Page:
On July 3, the first Government meeting on the new 2015-2017 budget took place. Finance Minister Siluanov forecasts federal deficits of 0.4 percent of GDP for 2015 and 0.6 percent for 2016. Following consultations and Government approval, the draft budget for 2015-2017 will be submitted at the end of September to the State Duma, the parliament's lower house. The budget brought forward to 2015 from 2016 the sale of a 19.5 percent (around 423 billion Rubles) government stake in Rosneft, the oil company. About 100 billion Rubles will be spent on the development of Crimea in 2015, including for construction of a bridge across the Kerch Strait. Annual domestic borrowing is planned to increase to 1.0-1.1 trillion rubles in 2015-2017 (compared to 450 billion Rubles this year). The government is considering to give regions the option to introduce a sales tax of up to 3 percent (in addition to the VAT) to ease subnational budget pressures.

Rosstat published preliminary Q1 poverty statistics. According to Russia’s national poverty line, there was a slight increase in the number of poor people to 19.8 million from 19.6 million in Q1 2013 (both 13.8 percent of the population). According to our estimates, the seasonally adjusted poverty level in Q1 also increased compared to Q4 2013 and reached the average level of 2013.

Global growth is expected to increase in the second half of the year, following the weaker than expected activity in the first quarter. The global GDP forecast for 2014 is likely to be revised down after the latest release of the final estimate of the US Q1 growth, which showed a contraction by an annualized rate of 2.9 percent, significantly weaker than previously estimated. However, the weakness in the US Q1 growth is considered to be the result of temporary factors that delayed rather than derailed an anticipated acceleration in activity. Recent high-frequency data from the US show rebound in industrial production and continued firming activities. In contrast, recent indicators for Europe suggest some losing of momentum, with the average PMI weakening to 52.8 in June from 53.5 in May (although remaining above the 50 growth cut-off level). To bolster the slowing economic recovery and fight deflationary risks, the European Central Bank (ECB) announced in June an ambitious set of new easing measures aimed at encouraging banks to increase lending to businesses and discouraging hoarding liquidity at the ECB, putting downward pressures on long-term yields and the euro exchange rates. In Japan, the Bank of Japan maintained its aggressive monetary easing (increasing the monetary base by Y60-70tn—around $590-690bn—a year). For developing countries, the World Bank’s Global Economic Prospects (of June 10) expects growth acceleration to be supported by a US-led pick-up in high-income country growth and a significant easing of global financing conditions. However, in faster-growing regions (such as Sub-Saharan Africa and East Asia) supply-side constraints will limit the room for such acceleration, while economic rebalancing could slow growth in China.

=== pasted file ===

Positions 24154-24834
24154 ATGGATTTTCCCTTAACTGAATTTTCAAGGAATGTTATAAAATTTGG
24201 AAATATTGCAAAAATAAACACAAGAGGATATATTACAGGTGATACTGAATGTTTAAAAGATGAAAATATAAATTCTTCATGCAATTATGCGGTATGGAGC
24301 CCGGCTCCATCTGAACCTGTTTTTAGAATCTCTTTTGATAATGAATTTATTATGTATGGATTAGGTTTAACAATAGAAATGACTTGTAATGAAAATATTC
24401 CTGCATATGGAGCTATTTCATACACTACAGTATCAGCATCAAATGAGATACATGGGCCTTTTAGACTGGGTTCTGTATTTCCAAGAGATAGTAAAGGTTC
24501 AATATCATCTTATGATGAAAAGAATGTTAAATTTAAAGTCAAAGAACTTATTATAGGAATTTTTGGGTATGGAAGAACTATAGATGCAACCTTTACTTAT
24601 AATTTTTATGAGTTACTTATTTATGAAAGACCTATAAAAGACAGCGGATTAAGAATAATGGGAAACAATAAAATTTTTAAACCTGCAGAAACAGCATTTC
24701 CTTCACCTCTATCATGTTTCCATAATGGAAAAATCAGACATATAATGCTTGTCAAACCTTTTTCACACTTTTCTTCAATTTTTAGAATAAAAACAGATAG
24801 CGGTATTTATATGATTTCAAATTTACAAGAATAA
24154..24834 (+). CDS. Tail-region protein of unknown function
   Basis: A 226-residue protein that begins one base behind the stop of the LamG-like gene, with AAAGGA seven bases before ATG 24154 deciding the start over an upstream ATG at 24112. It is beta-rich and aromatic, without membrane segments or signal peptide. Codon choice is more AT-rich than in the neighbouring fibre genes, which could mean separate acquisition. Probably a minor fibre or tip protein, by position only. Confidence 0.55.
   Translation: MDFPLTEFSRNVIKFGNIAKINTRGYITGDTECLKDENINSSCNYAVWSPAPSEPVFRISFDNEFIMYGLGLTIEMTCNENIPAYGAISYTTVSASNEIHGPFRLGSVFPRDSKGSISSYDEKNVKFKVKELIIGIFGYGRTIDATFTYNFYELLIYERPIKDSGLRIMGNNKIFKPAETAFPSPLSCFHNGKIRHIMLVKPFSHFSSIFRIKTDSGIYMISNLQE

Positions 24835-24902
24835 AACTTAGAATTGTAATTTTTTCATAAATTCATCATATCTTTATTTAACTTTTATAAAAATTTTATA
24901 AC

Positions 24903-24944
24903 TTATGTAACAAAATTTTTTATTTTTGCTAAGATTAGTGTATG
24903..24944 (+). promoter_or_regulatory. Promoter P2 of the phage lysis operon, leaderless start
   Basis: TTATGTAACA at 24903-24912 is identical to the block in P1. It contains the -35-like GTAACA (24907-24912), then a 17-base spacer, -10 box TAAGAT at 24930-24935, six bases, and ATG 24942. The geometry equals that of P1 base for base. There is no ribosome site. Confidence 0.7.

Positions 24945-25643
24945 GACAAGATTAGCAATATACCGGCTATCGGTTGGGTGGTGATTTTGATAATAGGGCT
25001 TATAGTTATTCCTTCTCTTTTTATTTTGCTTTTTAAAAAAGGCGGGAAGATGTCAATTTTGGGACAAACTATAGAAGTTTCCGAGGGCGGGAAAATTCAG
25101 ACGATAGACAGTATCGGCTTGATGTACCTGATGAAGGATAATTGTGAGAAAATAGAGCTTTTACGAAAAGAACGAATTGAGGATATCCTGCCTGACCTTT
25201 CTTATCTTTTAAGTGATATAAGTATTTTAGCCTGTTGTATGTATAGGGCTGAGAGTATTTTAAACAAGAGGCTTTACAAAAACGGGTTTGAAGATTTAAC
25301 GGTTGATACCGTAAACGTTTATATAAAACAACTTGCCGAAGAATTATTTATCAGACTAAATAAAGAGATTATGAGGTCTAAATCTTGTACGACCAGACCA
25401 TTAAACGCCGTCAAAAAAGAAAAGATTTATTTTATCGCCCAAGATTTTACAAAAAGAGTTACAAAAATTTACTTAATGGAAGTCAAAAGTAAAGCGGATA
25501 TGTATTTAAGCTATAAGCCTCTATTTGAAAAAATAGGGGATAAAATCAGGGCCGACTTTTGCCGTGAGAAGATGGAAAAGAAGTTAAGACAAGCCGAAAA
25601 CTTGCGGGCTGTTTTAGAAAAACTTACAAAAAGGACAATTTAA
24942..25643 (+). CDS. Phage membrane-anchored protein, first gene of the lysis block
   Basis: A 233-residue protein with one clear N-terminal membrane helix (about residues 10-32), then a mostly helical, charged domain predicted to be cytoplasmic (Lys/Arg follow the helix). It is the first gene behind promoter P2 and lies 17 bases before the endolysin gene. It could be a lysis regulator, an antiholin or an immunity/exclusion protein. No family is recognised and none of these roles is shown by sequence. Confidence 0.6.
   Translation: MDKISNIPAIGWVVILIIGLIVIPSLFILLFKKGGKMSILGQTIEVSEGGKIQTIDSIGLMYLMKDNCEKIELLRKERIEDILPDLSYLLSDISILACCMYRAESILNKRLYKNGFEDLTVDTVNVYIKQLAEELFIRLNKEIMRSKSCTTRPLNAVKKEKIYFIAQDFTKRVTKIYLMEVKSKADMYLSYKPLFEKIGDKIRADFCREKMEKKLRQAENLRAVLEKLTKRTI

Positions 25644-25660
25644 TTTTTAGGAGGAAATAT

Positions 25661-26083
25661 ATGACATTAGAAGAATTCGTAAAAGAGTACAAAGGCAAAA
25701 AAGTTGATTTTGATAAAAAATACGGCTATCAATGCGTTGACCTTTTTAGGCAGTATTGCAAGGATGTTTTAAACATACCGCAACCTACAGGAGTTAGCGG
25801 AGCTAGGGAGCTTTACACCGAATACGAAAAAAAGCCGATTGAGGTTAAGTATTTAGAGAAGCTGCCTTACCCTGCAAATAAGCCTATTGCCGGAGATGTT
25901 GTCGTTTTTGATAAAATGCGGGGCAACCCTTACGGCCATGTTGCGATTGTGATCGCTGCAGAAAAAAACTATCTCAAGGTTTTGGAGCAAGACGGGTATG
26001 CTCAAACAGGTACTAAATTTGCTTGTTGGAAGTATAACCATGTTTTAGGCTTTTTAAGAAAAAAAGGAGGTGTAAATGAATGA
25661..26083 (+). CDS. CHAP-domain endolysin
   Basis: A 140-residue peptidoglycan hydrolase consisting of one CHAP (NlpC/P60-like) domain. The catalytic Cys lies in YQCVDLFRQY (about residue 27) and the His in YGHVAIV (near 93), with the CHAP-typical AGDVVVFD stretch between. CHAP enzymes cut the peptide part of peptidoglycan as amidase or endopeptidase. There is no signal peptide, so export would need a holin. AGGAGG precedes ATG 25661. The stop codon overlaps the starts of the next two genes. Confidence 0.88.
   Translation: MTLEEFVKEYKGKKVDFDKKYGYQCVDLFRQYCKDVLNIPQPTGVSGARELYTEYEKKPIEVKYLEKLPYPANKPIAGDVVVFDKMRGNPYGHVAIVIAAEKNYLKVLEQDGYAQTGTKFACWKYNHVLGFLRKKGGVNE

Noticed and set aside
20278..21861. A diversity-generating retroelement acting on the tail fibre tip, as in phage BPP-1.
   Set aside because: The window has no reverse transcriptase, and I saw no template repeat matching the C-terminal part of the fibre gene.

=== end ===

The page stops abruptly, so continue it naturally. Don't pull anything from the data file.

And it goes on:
Global financial markets have remained calm in light of country-specific risks, such as tension in Ukraine and Iraq and the possibility of a debt default by Argentina. External financing conditions for developing countries have been remarkably favorable in recent months, reflecting expectations of a more drawn-out period of monetary policy accommodation in high-income countries and some narrowing of external vulnerabilities. Gross capital flows to developing countries have continued on the recovering trend from the sharp dip in February. While flows have eased in May, they were 14 percent higher during the three months since February than during the three months that preceded the dip. Additional easing by the ECB, combined with prospects of modest growth and stable inflation in the US, helped flatten bond yields and volatility worldwide. Violence in Eastern Ukraine and the announcement of Argentina government of a possible payment default after the US Supreme Court ruling on June 16 sent CDS spreads for sovereign bonds of those two countries up by more than 150 basis points. CDS spreads on other countries’ sovereign bonds have remained stable. Many developing countries remain vulnerable to an increase in investor risk aversion because debt stocks are significantly above pre-crisis levels and fiscal deficits remain substantial, despite several years of robust growth.